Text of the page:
“Between the mountains I could see the sky light up,” said Richard Myrenberg of Swedish Radio.
Officials are calling the operation a success – a claim difficult to confirm since no journalists were there to witness it.
The day after the operation ended, Afghan President Hamid Karzai, U.S.-led coalition commander Gen. David Petraeus and U.S. Ambassador Karl Eikenberry visited the Arghandab District Center, where the district government is located, alongside U.S. and Afghan military bases. They met with district officials and elders from the area.
The trip was touted as Karzai’s first visit to a district outside Kandahar City since becoming president in 2004.
“Arghandab is in a much better state than it was just six weeks ago,” said British Maj. Gen. Nick Carter, commander of all troops in the coalition’s Regional Command – South, which includes Arghandab district in Kandahar province.
Carter said the military operation was complimented by a focus on strengthening the local governing capacity of the Arghandab district. He said the district governor and a new police chief are more representative of the Arghandab’s tribal make-up and are proving successful at attempts to reach out to the district’s inhabitants in an effort to improve security.
“When you combine that with the need to conduct one or two clearing operations that took place over the last two calendar weeks, what you find in Arghandab is a more positive environment,” he said.
Carter said several indicators pointed toward Kandahar province improving in terms of security.
“In Arghandab now, it is easier for the district governor to go to the west bank of the Arghandab and to go to villages he wasn’t able to go to before by himself, without protection,” he said.
He also said travel on the key highway in the province is much safer than just a few months ago.
Carter acknowledged that the alleged success of the Arghandab district operation doesn’t mean the Taliban is beaten. The third phase of the Kandahar campaign, involving clearing areas in Zhari and Panjwai districts, called Operation Dragon Strike, is now underway and troops have faced stiff Taliban resistance in places.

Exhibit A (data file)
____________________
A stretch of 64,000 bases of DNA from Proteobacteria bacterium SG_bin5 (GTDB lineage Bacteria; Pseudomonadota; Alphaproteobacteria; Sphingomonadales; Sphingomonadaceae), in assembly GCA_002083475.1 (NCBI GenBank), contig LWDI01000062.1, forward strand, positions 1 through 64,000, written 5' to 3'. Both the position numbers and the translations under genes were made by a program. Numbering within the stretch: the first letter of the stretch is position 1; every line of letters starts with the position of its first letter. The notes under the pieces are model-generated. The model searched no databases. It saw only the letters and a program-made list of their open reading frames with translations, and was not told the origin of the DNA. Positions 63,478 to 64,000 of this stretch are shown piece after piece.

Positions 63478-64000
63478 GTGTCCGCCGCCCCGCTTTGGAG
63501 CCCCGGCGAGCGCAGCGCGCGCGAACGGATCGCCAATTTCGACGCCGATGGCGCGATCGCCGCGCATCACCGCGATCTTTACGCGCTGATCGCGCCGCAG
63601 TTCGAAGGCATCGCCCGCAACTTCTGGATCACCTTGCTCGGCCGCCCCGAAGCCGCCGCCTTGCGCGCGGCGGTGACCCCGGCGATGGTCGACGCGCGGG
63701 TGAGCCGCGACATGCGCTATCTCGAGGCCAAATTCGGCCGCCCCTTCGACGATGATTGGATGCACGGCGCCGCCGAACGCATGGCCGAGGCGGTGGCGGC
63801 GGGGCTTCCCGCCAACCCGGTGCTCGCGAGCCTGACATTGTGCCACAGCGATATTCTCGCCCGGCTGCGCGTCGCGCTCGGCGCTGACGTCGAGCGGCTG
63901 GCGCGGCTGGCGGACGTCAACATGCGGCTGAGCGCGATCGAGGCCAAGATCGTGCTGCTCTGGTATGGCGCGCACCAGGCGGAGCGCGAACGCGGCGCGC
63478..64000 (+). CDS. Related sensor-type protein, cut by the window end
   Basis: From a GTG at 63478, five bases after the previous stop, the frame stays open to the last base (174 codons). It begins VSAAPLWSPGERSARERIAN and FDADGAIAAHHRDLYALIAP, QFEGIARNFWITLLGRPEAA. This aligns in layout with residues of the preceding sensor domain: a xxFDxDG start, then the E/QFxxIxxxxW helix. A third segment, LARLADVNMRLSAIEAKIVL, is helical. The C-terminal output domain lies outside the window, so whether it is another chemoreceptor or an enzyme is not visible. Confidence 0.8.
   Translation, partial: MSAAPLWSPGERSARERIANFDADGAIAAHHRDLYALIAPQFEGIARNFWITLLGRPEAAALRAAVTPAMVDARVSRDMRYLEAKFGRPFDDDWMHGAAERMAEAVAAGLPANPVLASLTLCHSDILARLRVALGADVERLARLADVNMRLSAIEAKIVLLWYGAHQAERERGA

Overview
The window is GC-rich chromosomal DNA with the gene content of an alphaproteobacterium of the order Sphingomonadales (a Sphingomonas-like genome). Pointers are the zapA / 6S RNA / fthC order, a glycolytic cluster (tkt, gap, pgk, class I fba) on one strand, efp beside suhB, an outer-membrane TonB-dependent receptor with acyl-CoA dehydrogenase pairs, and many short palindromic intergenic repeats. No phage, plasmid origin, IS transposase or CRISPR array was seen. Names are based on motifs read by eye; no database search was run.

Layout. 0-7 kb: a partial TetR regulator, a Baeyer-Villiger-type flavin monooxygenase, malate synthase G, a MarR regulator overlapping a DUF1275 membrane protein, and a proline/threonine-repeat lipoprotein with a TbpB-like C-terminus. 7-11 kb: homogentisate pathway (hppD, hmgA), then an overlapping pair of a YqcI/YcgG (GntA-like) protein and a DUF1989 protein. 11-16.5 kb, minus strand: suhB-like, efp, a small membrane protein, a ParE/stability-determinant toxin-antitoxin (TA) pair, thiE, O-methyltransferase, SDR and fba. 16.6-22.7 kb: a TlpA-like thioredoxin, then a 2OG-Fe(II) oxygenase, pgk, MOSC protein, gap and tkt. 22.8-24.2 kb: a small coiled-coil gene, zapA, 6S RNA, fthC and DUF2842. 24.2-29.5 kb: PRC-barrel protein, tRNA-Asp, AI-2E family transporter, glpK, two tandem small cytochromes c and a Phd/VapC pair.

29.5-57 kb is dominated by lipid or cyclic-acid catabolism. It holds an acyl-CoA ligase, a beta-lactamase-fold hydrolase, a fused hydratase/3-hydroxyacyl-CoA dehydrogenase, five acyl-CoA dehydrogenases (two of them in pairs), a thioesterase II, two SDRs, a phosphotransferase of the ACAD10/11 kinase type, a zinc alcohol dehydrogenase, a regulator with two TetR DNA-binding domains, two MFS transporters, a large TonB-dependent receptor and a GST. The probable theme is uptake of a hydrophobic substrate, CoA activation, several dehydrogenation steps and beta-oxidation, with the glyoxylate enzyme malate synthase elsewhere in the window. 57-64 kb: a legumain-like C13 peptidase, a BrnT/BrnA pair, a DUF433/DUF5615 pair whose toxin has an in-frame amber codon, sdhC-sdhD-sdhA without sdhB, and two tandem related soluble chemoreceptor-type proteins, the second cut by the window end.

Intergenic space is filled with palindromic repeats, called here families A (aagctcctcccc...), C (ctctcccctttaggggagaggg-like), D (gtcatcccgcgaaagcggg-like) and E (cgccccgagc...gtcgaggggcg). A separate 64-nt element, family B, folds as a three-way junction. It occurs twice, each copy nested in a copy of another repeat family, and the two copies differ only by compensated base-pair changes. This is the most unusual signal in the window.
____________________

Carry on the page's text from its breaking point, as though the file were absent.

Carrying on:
Assassinations and other attacks have also plagued Kandahar City in recent weeks.
Saturday night a bomb killed one person and injured four near the police headquarters in Kandahar city. Two weeks ago at least nine people died in two separate bomb attacks near police stations. The same week, the vice mayor of Kandahar city was gunned down outside his office in one of the city’s more secure neighborhoods.
This summer was also the most violent since the war began, with more coalition combat deaths in June than any other month of the conflict since the U.S.-led invasion began almost nine years ago. With two months still left in the year, 2010 will go down as the most violent year of the war in Afghanistan so far. In the last week alone, 18 American troops have been killed across the country.
Coalition officials compare the increased casualties to the uptick in violence that accompanied the surge of U.S. troops in Iraq in 2008. Petraeus, commander of the U.S.-led coalition in Afghanistan, has long warned that the Afghan war would turn more violent before positive results of the surge would be seen.
Any positive developments this fall must also be measured against the fact that violence dips as the warm “fighting season” summer months change to the cooler fall climate, when snow and freezing temperatures are found along the Afghan border with Pakistan. The spring and summer months have been the most violent in Afghanistan since the war began in 2002.